High-Accuracy Wet-Gas Multiphase Well Testing and Production Metering
- David I. Atkinson (Schlumberger) | Oyvind Reksten (3-Phase Measurements A/S) | Gerald Smith (Schlumberger) | Helge Moe (Framo Engineering A/S)
- Document ID
- Society of Petroleum Engineers
- SPE Journal
- Publication Date
- June 2006
- Document Type
- Journal Paper
- 199 - 205
- 2006. Society of Petroleum Engineers
- 4.4.3 Mutiphase Measurement, 5.3.2 Multiphase Flow, 1.10 Drilling Equipment, 4.3.4 Scale, 4.1.5 Processing Equipment, 5.3.4 Integration of geomechanics in models, 4.6 Natural Gas, 5.6.4 Drillstem/Well Testing, 4.1.2 Separation and Treating
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Dedicated wet-gas flowmeters are now commercially available for the measurement of gas and liquid flow rates and offer a more compact measurement solution than does the traditional separator approach. The interpretation models of traditional multiphase flowmeters emphasize the liquid rate measurements and have been used to well test and meter mostly liquid-rich flow streams. These models were not developed for the measurement of gas flow rates, particularly those of wet gas.
A new interpretation is described that allows a traditional multiphase flowmeter to operate in a dual mode either as a multiphase meter or as a wet-gas meter in 90 to 100% gas. The new interpretation model was developed for a commercially available multiphase flowmeter consisting of a venturi and a dual-energy composition meter. This combination results in excellent predictions of the gas flow rate; the liquid rate prediction is made with acceptable accuracy and no additional measurements.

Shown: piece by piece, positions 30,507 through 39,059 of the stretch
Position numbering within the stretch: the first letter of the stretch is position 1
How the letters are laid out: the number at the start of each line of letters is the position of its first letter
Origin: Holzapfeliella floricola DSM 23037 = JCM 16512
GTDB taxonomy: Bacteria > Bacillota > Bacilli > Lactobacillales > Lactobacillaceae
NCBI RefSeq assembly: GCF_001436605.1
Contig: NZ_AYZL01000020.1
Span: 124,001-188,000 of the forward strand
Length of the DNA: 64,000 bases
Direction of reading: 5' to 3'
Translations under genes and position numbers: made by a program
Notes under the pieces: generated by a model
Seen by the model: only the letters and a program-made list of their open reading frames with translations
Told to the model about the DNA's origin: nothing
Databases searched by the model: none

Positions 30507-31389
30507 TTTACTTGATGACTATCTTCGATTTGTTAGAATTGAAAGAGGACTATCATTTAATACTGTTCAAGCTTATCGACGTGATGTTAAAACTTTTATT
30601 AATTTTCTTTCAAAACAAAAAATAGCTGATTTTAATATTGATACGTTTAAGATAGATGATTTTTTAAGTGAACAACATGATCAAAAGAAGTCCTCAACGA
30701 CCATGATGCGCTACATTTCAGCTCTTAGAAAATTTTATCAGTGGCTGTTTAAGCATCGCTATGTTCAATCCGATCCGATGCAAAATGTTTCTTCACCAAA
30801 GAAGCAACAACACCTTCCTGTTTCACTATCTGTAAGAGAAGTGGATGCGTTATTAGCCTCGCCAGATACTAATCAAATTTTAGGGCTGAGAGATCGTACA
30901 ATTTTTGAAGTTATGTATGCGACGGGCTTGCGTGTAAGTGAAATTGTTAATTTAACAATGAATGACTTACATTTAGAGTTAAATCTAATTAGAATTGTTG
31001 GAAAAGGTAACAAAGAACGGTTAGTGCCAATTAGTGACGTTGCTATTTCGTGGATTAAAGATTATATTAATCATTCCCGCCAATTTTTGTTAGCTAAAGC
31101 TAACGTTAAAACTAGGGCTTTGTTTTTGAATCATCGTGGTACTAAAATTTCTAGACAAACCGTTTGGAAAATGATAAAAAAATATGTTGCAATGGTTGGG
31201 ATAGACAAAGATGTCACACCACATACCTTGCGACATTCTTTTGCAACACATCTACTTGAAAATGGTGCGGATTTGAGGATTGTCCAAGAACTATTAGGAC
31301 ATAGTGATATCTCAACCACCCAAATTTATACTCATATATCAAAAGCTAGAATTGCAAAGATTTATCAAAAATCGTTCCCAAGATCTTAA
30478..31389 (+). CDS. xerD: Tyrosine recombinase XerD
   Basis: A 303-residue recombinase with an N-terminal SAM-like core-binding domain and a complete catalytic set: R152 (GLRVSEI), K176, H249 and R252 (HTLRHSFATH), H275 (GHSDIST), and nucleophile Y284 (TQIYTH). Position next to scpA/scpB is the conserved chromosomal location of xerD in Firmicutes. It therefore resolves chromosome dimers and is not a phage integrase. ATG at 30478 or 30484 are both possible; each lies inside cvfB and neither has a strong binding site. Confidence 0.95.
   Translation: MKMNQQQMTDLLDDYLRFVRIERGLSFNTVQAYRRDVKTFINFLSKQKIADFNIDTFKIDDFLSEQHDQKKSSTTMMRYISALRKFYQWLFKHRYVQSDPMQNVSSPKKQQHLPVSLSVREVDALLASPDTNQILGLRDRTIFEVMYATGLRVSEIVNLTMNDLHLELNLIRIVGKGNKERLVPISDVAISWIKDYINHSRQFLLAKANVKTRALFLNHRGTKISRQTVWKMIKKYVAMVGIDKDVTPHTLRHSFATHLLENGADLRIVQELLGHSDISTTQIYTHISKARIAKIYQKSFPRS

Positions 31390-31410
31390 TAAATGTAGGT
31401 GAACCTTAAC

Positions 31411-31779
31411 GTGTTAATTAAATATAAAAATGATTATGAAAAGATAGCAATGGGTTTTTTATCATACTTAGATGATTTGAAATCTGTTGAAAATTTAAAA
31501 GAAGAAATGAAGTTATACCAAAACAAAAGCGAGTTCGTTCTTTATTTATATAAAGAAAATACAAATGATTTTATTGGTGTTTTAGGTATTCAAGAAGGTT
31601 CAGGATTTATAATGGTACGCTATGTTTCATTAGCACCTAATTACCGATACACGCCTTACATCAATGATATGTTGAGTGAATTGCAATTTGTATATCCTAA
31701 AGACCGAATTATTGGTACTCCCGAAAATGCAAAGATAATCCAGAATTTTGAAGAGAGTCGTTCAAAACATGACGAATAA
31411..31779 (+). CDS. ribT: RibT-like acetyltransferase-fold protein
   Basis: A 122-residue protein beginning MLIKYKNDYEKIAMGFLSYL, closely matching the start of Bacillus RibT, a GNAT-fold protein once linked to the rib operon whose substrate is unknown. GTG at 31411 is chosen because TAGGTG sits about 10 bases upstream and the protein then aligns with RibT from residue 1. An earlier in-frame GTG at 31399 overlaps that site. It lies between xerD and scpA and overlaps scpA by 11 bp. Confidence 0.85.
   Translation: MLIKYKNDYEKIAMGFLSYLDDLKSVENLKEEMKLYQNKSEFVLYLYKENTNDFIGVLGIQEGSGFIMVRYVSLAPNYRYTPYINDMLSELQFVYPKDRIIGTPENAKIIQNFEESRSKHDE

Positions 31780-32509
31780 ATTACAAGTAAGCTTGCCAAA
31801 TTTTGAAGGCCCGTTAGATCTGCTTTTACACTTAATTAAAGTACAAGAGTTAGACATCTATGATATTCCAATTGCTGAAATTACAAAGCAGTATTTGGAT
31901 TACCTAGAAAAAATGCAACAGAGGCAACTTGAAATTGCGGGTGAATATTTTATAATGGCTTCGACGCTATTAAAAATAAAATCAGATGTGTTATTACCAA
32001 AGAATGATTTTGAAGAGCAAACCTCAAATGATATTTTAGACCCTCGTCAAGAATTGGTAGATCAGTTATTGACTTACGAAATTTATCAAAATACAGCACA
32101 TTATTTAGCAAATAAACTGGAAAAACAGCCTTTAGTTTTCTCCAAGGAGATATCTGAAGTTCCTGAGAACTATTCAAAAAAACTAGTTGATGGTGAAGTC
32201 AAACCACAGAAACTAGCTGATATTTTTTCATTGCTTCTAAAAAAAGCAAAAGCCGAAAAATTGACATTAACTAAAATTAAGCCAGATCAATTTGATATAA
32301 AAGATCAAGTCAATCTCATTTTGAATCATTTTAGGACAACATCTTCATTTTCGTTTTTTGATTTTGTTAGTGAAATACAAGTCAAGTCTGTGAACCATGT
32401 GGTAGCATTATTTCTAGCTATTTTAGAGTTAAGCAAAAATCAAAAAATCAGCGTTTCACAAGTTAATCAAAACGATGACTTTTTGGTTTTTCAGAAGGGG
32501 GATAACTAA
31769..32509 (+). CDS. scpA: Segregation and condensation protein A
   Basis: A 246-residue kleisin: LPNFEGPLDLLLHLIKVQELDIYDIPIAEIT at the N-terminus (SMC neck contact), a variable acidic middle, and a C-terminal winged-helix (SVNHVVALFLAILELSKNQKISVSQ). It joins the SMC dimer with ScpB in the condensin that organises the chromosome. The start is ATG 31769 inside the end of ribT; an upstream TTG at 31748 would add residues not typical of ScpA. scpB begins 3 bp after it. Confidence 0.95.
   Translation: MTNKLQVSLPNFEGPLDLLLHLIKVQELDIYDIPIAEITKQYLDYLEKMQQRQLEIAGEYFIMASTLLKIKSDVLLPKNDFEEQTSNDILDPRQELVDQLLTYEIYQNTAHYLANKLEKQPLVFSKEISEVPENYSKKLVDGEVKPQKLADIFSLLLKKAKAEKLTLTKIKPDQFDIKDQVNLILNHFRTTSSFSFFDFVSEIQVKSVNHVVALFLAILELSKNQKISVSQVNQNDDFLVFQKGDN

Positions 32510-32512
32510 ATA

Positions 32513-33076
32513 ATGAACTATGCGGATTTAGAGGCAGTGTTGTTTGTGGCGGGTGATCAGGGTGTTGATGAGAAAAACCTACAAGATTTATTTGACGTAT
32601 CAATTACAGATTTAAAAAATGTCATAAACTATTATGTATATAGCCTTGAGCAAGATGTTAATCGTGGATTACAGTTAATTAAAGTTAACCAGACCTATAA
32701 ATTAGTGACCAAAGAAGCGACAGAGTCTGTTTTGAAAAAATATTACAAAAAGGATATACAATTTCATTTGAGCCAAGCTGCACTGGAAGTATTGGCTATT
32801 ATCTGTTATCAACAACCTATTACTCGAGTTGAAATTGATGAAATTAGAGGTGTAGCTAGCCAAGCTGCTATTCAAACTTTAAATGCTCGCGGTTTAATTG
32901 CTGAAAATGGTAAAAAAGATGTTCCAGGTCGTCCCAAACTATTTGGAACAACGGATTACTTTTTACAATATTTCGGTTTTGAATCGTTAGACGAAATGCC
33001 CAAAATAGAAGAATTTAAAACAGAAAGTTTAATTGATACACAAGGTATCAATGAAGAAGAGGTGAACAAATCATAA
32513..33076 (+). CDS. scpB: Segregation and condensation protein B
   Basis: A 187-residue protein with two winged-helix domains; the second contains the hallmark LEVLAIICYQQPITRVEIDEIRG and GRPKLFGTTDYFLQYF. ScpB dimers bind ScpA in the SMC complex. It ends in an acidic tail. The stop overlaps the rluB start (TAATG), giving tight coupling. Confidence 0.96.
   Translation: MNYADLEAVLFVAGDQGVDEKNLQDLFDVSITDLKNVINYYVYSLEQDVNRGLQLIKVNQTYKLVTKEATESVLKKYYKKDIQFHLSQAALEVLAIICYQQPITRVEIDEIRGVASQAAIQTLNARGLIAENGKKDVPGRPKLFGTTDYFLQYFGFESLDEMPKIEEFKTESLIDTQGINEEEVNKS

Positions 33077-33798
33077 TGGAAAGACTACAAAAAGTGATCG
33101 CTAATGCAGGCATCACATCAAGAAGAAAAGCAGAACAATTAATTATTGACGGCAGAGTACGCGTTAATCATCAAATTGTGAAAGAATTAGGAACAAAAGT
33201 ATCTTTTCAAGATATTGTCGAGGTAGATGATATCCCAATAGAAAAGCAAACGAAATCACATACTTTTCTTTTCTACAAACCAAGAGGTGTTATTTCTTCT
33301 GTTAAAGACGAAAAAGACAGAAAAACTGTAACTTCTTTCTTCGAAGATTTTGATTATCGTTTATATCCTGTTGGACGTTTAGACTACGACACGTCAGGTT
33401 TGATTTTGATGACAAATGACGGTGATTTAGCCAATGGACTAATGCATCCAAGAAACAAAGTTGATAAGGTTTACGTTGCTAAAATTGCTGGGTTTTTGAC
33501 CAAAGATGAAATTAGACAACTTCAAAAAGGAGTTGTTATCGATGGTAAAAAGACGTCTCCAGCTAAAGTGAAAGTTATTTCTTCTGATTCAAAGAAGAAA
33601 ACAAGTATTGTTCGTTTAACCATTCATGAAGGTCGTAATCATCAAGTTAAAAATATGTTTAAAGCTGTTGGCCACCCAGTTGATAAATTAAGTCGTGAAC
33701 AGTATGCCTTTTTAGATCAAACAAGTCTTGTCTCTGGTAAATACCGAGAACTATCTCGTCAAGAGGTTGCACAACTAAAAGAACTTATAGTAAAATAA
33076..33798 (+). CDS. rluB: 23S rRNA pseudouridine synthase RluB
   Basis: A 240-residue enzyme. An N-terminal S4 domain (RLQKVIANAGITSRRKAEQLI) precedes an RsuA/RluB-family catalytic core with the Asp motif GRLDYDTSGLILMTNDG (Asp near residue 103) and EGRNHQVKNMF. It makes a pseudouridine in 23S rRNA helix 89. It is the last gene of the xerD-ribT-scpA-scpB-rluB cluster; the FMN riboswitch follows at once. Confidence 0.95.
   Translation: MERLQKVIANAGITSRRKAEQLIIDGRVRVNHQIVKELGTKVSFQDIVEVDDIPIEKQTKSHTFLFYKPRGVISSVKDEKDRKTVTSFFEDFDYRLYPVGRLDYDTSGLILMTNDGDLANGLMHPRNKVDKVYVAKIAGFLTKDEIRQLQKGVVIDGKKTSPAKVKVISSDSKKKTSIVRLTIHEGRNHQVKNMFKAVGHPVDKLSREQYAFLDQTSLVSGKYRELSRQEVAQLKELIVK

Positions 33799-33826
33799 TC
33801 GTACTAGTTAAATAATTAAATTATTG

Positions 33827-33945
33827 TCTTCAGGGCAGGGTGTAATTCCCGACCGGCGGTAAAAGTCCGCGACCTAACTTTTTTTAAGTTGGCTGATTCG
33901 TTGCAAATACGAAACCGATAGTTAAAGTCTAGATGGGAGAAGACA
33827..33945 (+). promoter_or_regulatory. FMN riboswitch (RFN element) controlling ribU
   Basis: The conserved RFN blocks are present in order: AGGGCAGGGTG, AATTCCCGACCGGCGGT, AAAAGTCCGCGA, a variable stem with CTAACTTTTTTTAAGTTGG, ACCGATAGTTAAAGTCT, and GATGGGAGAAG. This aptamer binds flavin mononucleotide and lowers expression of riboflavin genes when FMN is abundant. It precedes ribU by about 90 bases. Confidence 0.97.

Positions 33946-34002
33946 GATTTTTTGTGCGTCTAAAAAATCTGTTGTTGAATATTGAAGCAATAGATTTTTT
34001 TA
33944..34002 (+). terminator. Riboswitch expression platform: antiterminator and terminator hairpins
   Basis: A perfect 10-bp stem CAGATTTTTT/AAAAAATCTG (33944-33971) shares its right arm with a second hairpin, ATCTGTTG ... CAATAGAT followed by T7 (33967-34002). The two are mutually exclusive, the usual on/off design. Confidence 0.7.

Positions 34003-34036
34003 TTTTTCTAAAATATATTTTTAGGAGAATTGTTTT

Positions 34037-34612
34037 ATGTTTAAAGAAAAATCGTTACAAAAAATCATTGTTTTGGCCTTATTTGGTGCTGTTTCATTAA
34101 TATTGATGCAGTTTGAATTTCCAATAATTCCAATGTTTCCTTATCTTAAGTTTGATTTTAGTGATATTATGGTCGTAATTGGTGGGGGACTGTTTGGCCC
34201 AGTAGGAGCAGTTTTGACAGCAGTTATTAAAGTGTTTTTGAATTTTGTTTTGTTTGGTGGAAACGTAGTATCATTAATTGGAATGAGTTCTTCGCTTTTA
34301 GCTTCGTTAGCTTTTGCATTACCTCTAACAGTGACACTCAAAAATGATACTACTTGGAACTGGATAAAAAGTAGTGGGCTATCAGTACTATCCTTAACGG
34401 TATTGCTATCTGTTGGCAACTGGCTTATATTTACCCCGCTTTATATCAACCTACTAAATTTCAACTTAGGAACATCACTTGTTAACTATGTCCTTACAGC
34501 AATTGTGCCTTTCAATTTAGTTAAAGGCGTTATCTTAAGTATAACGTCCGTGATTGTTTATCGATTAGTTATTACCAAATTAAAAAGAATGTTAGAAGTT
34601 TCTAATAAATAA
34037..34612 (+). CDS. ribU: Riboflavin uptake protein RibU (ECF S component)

The wet gas and low-liquid-volume-fraction interpretation model is described together with the multiphase flowmeter. Examples of applying this model to data collected on flow loops are presented, with comparison to reference flow rates. The data from the Sintef and NEL flow loops show an error (including the reference meter error) in the gas flow rate, better than ± 2% reading (95% confidence interval), at line conditions; the absolute error (including the reference meter error) in the measured total liquid flow rate at line conditions was better than ± 2 m3/h (< ± 300 B/D: 95% confidence interval).
This new interpretation model offers a significant advance in the metering of wet-gas multiphase flows and yields the possibility of high accuracies to meet the needs of gas-well testing and production allocation applications without the use of separators.
There has been considerable focus in recent years on the development of new flow-measurement techniques for application to surface well testing and flow-measurement allocation in multiphase conditions without separating the phases. This has resulted in new technology from the industry for both gas and oil production. Today, there are wet-gas flowmeters, dedicated to the metering of wet-gas flows, and multiphase meters, for the metering of multiphase liquid flows.
The common approach to wet-gas measurement relates gas and liquid flows to a "pseudo-gas flow rate" calculated from the standard single-phase equations. This addresses the need for gas measurement in the presence of liquids and can be applied to a limit of liquid flow [or gas volume fraction, (GVF)], though the accuracy of this approach decreases with decreasing GVF. The accurate determination of liquid rates by wet-gas meters is restricted in range.
The application and performance of multiphase meters has been well documented through technical papers and industry forums, and after several years of development is maturing (Scheers 2004). Some multiphase measurement techniques can perform better, and the meters provide a more compact solution, than the traditional separation approach. It is not surprising that the use of multiphase flowmeters has grown significantly, the worldwide number doubling in little over a 2-year period (Mehdizadeh et al. 2002). Multiphase-flowmeter interpretation emphasizes the liquid rate measurement, and the application of multiphase flowmeters has been predominantly for liquid-rich flow stream allocation and well testing.
|File Size||1 MB||Number of Pages||7|
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